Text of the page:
The European Commission for Democracy through Law, better known as the Venice Commission, gave rulings on three problematic areas of Ukrainian legislation during its 135th Plenary Session held on June 9-10, 2023, in Venice, Italy.
The Venice Commission acts as the Council of Europe’s advisory body on constitutional matters. Its role is to advise states on how to align their legal and institutional structures with European standards in the areas of democracy, human rights and the rule of law.
The Commission gave opinions on three areas of Ukrainian legislation at the request of chairperson of the Verkhovna Rada of Ukraine. These requests – which had been pending since the autumn of 2021 and spring of 2022 – were delayed by the full-scale invasion of Ukraine.
Opinion 1: Reducing the influence of “oligarchs”
Legislation designed to prevent threats to national security, resulting from the excessive influence of individuals with significant economic or political influence, so-called oligarchs, was proposed.
The Venice Commission expressed the view that Ukraine’s proposed “Law on Oligarchs” was too sweeping and incompatible with the European Convention on Human Rights. They suggested ten areas which should be addressed and incorporated into the law before it became acceptable.
Suggestions included a need for systemic review of areas relating to corruption, media ownership, public procurement, money laundering legislation, financing of political parties, tax legislation and independence of regulatory bodies.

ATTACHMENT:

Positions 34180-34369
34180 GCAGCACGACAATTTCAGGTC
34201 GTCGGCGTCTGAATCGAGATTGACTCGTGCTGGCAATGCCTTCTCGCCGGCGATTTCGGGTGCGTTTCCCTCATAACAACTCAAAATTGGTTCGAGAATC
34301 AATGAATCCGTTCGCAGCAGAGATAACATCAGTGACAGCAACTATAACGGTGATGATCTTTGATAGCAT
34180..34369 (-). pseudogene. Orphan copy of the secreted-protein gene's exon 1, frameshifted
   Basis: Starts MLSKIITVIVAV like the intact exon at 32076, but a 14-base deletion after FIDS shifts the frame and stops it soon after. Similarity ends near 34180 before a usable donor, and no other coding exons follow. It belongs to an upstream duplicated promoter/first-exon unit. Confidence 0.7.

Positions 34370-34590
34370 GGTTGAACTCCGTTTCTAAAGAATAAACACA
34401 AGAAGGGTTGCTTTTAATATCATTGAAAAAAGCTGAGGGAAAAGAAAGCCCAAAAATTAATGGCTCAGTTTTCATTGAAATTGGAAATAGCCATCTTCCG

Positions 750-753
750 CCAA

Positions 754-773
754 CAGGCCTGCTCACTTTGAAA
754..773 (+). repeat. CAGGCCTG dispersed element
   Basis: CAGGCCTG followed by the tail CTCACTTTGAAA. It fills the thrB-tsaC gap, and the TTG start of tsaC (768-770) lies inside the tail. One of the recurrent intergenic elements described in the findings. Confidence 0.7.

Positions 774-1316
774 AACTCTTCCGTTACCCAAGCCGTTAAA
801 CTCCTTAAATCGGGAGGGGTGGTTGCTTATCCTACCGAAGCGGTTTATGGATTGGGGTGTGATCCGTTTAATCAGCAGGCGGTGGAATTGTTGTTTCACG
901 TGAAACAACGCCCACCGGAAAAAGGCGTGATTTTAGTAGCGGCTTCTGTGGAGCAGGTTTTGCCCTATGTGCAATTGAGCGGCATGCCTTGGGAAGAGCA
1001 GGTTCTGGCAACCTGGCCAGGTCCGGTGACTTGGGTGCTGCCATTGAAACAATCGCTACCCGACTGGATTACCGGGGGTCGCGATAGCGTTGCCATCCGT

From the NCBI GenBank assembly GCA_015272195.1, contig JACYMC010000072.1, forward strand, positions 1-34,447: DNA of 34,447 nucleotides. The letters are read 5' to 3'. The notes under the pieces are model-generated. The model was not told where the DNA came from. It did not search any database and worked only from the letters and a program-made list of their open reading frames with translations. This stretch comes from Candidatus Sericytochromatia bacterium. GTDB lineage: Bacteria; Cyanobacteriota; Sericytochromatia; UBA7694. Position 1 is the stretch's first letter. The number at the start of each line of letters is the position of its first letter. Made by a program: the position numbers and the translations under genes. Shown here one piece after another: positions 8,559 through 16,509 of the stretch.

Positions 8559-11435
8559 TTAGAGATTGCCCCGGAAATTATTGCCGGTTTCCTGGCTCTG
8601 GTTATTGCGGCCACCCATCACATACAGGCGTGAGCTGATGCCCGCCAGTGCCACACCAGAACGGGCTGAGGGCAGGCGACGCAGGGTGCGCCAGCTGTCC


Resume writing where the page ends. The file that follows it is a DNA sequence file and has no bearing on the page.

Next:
The commission also said that more work needed to be done to ensure that judicial independence, integrity and impartiality was in line with European standards.
Opinion 2: Law on National Minorities
The commission commented favorably on Ukraine’s efforts towards the protection of minorities and made only four recommendations, largely in the use of minority languages, which would allow this legislation to meet EU standards.
The recommendations concerned the freedom to organize events in minority languages; remove the obligation to provide Ukrainian translation and interpretation at minority events; to legislate for the right to have official documentation available in minority languages; to legislate for the right to conduct activities with administrative authorities in minority languages.
Opinion 3: Need for competitive selection of constitutional judiciary
The commission noted that Ukraine had adjusted its draft legislation, based on earlier commission recommendations, to develop an independent body tasked with assessing the integrity and professional competence of candidates for the position of judge in Ukraine’s Constitutional Court. Its opinion was that the legislation could now move forward on that basis which should include recommending candidates for the posts in the Advisory Group of Experts (AGE), who would advise on candidates’ suitability.
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